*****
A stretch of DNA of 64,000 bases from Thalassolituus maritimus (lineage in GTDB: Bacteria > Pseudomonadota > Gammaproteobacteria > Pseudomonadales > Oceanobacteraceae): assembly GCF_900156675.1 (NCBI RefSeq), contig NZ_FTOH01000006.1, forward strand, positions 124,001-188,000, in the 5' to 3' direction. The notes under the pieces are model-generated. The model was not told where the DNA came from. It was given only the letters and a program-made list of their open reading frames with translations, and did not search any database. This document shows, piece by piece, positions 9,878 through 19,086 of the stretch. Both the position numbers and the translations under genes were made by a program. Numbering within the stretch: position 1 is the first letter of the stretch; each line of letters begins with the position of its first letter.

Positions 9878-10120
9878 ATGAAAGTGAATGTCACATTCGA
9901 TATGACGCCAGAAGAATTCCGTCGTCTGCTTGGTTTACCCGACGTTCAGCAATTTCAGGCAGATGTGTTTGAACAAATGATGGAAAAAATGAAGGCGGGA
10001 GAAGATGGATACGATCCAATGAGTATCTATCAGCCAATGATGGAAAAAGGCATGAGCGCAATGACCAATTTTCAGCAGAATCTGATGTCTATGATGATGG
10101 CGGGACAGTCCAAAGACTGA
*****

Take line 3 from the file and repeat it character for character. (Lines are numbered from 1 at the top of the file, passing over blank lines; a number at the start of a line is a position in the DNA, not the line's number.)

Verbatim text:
9878 ATGAAAGTGAATGTCACATTCGA